Posted September. 15, 2017 07:45,
Updated September. 15, 2017 08:06
It was a letter written on the Facebook wall of the 1984 Nobel Peace Prize laureate Bishop Desmond Tutu of the South Africa who sent his message to the 1991 Nobel Peace Prize laureate and Myanmar State Counsellor Aung San Kyi. The letter was intended to criticize Aung San Kyi who is turning a blind eye on the de facto “ethnic cleansing” of Myanmar army against the members of the Rohingya tribe amid heightening voices from the international community.
Since the ruthless punitive operations committed by the Burmese government forces on Aug. 25, around 400,000 Islamic minority Rohingya residents residing at the Buddhist nation Myanmar crossed the borders near Bangladesh. The number is estimated to be one third of the total of 1.2 million members of the Rohingya tribe who risked their lives and escaped abroad. According to the British media outlet Guardian, 176 out of the total of 471 villages are now empty and at least 34 others partially abandoned, leaving around 40 percent of the population in destitute. There are even arguments that the national army laid mines to stop the displaced residents re-enter Myanmar near the borders. Against this backdrop, United Nations High Commissioner for Human Rights Zeid Ra’ad al Hussein commented that it is a “textbook example of ethnic cleansing.”
U.N. Security Council convened an emergency meeting on Wednesday and adopted a declaration. "I call on the Myanmar authorities to suspend military action, end the violence, uphold the rule of law and recognise the right of return of all those who have had to leave the country," UN Secretary-General Antonio Guterres said at the press conference in New York. China and Russia, which supported the Burmese government, have also participated in this movement. All in all, the public letter signed by 10 Nobel Peace Prize laureates gave a decisive impact to call for a swift end to the current situation.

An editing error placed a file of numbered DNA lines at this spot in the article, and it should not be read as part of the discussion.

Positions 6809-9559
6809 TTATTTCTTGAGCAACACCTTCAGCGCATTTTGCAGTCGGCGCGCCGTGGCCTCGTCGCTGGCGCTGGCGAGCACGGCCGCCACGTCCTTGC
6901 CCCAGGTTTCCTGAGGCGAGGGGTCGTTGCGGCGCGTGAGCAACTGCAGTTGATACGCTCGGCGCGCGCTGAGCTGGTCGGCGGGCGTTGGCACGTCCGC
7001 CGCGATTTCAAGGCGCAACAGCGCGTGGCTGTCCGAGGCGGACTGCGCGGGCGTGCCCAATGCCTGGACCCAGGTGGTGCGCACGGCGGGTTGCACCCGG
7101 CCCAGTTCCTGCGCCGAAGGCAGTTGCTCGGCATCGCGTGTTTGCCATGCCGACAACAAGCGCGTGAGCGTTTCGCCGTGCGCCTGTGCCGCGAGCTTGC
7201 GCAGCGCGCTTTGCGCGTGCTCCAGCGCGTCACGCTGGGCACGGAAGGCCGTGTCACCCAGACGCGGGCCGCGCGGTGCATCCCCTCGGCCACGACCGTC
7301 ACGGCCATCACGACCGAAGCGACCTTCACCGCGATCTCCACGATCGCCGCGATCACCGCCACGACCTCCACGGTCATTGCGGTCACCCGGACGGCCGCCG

Amid global uproar, over 400,000 people across the world have signed an online petition to withdraw Nobel Peace Prize won by the Burmese state counsellor. Nonetheless, Aung San Kyi disappointed the international society when she said during her telephone conversation with the Turkish President on last Tuesday that “a huge iceberg of misinformation calculated to create a lot of problems between different communities and with the aim of promoting the interest of the terrorists.” It is the argument of Aung San Kyi that the Burmese government only struck back when the armed forces of Rohingya first attacked the police guard post. The dismayed even say that Aung San Kyi widely known as “the iconic figure of democracy and human rights” betrayed the world.
Amid negative sentiment around the world, Aung San Kyi cancelled her participation in the forthcoming United Nations General Assembly session in New York. Indeed, her TV speech scheduled on next Tuesday will be the watershed event for the recent crisis.
As a Buddhist nation, 135 minorities are currently living in Myanmar. Still, the Burmese government does not recognize the Islamic minority group Rohingya as a citizen, and treat them as illegal immigrants from Bangladesh. According to Human Rights Watch, Rohingya members are constantly exposed to possibilities of being forfeited inhabitancy with no property rights.